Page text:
The Edwardian furnishings annexe of Bon Marché, originally built in 1906 with an extraordinary commitment to craft and detail when Brixton was a flourishing destination for retail and culture, was purchased in a state of disrepair. Its former grandeur was buried under layers of partitions, carpets, linoleum and false ceilings, left behind by decades of piecemeal conversions.

The building had housed a variety of uses from high-end retail to government offices and the Refugee Council, as well as a brief stint as a bomb shelter until squatters moved in and graffitied another layer onto its colourful history. Our aim was to celebrate this history, revealing the decayed decadence of its past as well more recent uses. We have been able to preserve original mouldings, teak and mahogany floors and decorative metalwork.

Adding our own contemporary layer to the building has been a triumph of collaboration, working with over 50 artists, craftspeople and innovators to create a bespoke approach for a unique building. The project has enabled us to build on existing relationships from past projects and to forge new ones.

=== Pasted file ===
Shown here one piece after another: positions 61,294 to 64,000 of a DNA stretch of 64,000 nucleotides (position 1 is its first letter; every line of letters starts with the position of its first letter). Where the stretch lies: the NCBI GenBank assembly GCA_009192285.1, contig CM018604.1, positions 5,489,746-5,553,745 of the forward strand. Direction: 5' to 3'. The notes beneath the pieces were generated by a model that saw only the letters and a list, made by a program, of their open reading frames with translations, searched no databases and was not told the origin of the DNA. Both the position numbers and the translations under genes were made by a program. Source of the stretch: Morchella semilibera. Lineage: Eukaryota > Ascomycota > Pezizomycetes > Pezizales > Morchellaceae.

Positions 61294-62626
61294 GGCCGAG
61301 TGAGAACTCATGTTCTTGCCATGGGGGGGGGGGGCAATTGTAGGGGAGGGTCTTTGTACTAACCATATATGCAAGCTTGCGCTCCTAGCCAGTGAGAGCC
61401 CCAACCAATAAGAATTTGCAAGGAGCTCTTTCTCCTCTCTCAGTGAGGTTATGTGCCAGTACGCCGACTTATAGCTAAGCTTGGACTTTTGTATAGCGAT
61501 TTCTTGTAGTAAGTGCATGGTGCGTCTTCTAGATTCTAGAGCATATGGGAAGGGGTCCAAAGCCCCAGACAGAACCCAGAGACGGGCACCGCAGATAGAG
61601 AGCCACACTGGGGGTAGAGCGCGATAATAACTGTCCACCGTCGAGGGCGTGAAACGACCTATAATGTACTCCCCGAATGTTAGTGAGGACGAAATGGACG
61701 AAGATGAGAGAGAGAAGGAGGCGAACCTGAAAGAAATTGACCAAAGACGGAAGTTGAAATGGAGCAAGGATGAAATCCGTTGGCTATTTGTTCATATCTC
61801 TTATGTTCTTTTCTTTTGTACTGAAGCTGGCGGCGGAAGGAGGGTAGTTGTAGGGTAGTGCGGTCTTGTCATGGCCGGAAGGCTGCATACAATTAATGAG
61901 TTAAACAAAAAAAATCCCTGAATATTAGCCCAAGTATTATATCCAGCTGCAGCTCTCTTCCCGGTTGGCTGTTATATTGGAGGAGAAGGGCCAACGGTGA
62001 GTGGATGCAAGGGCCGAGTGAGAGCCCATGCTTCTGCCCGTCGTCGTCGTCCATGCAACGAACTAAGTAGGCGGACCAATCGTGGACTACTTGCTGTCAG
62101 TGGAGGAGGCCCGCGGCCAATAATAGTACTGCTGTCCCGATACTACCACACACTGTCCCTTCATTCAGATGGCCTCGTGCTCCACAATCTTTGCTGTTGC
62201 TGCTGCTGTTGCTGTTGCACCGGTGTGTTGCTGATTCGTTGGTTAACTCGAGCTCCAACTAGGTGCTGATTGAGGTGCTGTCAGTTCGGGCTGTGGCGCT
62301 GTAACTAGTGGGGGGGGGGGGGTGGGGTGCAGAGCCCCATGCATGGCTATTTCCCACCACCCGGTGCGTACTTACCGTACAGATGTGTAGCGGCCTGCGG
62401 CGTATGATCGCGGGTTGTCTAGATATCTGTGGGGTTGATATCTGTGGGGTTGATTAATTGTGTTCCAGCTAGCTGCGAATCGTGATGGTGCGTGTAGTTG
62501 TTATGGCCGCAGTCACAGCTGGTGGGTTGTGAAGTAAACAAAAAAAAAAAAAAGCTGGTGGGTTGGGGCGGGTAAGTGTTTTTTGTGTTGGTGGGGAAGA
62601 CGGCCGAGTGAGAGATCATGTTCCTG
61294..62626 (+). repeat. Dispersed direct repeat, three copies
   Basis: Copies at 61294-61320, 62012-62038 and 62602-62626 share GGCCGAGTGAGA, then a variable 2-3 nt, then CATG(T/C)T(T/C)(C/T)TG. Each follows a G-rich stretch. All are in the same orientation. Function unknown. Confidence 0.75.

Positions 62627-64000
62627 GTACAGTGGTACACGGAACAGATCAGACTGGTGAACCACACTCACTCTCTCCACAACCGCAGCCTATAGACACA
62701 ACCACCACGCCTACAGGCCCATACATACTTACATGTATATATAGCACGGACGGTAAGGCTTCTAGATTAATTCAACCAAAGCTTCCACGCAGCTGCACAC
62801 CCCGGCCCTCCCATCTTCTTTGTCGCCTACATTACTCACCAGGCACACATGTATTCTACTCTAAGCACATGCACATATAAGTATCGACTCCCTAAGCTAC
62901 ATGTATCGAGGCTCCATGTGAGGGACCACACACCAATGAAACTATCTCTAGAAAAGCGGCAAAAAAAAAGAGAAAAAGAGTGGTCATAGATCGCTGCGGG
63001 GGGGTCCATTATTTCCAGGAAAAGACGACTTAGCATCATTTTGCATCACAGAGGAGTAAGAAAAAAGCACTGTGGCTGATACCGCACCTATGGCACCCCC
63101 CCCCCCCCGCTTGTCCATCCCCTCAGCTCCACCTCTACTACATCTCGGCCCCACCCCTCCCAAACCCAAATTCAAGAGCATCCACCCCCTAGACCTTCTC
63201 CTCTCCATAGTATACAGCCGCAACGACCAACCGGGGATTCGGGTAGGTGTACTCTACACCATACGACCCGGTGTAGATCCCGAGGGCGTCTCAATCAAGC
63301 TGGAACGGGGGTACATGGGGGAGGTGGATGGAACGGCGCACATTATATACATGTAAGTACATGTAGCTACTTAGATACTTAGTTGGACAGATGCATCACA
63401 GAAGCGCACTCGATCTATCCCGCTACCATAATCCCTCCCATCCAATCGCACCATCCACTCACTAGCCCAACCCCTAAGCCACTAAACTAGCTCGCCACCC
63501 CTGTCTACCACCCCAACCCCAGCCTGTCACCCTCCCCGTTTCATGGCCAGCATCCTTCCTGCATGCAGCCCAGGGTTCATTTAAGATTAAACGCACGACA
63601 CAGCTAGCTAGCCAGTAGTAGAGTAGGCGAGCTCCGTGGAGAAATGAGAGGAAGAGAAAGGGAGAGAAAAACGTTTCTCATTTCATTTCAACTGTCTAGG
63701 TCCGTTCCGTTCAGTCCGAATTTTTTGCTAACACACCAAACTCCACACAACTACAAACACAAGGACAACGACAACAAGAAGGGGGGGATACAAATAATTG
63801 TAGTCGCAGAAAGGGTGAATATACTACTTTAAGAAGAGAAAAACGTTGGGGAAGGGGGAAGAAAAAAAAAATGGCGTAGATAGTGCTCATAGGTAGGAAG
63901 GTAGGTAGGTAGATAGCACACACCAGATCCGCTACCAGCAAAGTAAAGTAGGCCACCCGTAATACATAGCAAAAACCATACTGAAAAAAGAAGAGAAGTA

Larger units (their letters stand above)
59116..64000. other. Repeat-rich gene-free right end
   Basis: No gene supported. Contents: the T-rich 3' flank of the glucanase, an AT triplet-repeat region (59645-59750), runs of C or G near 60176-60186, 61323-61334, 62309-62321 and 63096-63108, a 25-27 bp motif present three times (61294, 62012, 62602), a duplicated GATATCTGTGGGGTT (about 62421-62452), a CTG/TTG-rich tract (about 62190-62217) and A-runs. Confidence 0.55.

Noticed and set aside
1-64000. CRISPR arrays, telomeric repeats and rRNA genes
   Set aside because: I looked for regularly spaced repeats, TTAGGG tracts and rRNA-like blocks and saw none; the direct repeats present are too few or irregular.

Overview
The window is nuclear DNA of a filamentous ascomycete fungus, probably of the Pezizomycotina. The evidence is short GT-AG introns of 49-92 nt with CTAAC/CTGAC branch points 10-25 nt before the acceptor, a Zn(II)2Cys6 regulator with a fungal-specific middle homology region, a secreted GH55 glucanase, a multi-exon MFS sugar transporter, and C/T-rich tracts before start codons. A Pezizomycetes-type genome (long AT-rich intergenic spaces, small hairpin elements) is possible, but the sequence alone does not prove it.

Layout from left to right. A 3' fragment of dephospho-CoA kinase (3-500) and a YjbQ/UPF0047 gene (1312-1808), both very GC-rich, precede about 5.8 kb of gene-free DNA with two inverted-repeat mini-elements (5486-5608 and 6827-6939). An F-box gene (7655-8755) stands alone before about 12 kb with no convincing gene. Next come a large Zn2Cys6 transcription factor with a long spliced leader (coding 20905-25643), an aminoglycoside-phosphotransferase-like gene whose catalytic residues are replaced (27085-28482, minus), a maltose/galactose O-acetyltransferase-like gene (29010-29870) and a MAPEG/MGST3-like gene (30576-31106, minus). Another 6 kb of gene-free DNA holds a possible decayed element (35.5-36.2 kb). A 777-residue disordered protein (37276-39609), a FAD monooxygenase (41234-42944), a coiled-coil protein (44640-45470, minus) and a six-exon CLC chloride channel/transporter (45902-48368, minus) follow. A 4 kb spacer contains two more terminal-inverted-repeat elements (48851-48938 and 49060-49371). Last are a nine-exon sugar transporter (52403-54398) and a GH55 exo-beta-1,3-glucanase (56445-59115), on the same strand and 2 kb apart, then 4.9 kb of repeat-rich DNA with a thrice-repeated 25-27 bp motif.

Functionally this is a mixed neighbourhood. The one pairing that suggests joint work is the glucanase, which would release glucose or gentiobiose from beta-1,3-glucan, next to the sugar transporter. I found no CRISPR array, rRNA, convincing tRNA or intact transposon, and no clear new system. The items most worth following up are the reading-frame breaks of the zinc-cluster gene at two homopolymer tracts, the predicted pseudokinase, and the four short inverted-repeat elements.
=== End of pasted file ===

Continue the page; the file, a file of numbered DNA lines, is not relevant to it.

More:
In addition to the physical restoration of a Brixton landmark, we strived to restore its original purpose – a department store that showcases creativity, craft and the process of making, and acts as a showcase to promote collaboration and exploration.

Maria Cheung, director, Squire and Partners

The Department Store Ground floor plan

The Department Store Ground floor plan

Source: Squire and Partners

Ground floor plan

Project data

Site purchased February 2015
Completion Summer 2017
Gross internal floor area 6,147m²
Construction cost Undisclosed
Client Squire and Partners
Architect and interior designer Squire and Partners
Planning consultant Jon Dingle Ltd